Amazon’s new cloud boss inherits a business at crossroads over AI

Technology

Attendees walk through an expo hall during Amazon Web Services’ Reinvent conference at the Venetian in Las Vegas on Nov. 29, 2022.

Noah Berger | Getty Images Entertainment | Getty Images

In May 2023, Amazon CEO Andy Jassy was asked by an attendee at the annual shareholder meeting how the company was innovating in generative artificial intelligence. OpenAI’s ChatGPT had gone viral, and the major tech companies were all rushing products out the door to compete in the emerging world of chatbots and image generators.

Jassy responded to the question by touting Amazon Web Services, the cloud unit he’d helped launch 17 years earlier, eventually turning it into the company’s main profit engine. AWS, under the leadership of Adam Selipsky, was developing its own AI products, Jassy said, and had the potential to provide critical infrastructure for other companies developing AI services.

“It’s very early days in generative AI,” said Jassy, who succeeded Jeff Bezos as CEO in 2021. “It’s very high potential, and we’re investing quite a bit in it and expect to be a leader.”

For Selipsky, who took over AWS when Jassy was promoted, the days got late quickly.

In the most significant shake-up of Jassy’s tenure at the helm, Amazon announced last week that Selipsky, 57, was exiting AWS and will be succeeded by Matt Garman, 48, a veteran AWS executive who most recently led sales and marketing.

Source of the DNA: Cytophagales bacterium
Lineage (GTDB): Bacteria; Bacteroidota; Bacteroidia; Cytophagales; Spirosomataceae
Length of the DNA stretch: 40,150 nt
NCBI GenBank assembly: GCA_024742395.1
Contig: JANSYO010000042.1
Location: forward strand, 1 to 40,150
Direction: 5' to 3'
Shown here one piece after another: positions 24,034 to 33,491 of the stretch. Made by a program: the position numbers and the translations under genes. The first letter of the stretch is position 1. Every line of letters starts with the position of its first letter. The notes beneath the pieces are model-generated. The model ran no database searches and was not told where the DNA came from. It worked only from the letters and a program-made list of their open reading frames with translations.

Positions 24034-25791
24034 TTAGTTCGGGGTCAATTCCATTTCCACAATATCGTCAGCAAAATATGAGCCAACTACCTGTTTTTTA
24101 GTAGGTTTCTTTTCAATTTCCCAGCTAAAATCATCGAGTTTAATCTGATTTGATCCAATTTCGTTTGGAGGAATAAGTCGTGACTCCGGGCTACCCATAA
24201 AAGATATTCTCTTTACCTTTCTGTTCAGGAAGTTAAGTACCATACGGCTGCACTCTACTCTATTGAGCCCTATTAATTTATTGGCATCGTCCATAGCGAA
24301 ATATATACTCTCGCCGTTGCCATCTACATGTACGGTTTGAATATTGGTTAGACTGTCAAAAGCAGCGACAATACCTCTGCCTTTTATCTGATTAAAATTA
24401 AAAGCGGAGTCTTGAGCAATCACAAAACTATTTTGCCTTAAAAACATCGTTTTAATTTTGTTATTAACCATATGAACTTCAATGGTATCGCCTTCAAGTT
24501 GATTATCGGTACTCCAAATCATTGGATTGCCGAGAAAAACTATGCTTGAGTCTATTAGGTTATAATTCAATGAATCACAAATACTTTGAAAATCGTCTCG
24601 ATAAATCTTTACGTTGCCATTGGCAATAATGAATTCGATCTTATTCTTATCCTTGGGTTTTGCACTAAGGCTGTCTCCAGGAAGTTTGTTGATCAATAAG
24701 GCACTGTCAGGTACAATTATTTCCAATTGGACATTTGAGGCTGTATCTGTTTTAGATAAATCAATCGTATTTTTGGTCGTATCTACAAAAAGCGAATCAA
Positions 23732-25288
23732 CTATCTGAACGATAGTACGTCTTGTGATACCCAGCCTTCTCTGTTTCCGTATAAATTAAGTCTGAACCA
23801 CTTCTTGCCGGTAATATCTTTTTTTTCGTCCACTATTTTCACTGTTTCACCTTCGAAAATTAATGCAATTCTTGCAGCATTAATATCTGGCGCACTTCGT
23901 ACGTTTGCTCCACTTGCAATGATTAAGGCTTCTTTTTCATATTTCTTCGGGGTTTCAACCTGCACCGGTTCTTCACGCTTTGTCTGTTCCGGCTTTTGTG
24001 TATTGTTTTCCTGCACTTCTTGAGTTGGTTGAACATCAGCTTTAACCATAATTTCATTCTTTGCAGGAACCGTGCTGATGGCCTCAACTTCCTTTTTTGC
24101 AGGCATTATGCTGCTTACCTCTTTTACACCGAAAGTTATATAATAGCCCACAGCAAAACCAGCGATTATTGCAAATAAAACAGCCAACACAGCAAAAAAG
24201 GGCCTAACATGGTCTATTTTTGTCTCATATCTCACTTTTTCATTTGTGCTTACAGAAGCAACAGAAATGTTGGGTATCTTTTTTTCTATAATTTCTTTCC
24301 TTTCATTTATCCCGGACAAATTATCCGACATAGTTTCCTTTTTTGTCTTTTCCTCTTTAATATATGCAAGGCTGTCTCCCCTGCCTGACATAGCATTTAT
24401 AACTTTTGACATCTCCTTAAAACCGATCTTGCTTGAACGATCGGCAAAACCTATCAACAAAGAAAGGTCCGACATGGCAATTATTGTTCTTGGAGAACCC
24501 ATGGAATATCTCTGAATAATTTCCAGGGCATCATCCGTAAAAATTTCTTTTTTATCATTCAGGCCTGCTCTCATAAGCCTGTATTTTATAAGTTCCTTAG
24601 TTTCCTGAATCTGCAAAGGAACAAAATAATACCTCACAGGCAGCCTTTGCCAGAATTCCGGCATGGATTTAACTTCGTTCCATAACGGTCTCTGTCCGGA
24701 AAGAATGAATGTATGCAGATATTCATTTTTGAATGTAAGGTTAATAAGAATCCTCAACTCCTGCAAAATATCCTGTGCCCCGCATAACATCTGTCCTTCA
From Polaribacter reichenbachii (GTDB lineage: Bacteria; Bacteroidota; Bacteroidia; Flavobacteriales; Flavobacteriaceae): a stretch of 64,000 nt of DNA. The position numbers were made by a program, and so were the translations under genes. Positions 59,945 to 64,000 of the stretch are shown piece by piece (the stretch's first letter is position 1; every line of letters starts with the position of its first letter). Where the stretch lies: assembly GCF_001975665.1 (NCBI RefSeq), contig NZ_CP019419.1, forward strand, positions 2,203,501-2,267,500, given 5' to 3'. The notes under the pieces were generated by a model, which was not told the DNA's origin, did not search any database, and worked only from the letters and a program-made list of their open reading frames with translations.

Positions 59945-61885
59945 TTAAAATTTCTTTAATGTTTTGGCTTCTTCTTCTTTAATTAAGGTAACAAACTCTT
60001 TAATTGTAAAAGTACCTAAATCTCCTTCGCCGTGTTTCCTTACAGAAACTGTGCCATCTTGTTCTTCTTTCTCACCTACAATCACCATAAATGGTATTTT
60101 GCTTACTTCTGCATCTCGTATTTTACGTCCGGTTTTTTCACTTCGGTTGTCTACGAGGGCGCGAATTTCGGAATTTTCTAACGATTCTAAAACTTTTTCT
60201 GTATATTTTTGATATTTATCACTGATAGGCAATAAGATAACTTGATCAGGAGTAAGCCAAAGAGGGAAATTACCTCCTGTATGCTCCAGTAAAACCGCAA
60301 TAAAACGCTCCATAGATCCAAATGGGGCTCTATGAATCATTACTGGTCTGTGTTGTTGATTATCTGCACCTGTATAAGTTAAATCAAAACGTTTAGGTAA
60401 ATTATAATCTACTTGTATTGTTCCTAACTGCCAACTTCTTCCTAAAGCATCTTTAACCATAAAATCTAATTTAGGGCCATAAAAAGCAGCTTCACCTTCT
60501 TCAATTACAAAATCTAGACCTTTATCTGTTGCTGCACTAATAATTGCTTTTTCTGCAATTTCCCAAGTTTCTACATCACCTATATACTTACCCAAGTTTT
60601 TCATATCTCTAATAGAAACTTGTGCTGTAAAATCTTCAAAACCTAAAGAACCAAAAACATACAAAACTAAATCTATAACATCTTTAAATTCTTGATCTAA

The problem for Selipsky and the challenge for Garman is that Amazon has yet to emerge as a leader in generative AI despite throwing billions of dollars behind OpenAI competitor Anthropic and rolling out its own large language models, or LLMs. In the developer universe and among startups, the company is battling the perception that it’s falling behind cloud rivals Microsoft and Google, in addition to lagging OpenAI in developing AI tools.

After years of rapid expansion, growth at AWS decelerated to 13% in 2023, down from 37% in 2021 and 29% in 2022, reflecting more conservative spending by businesses on IT and cloud services. Amazon has downsized across the board, including at least two rounds of layoffs at AWS since last year.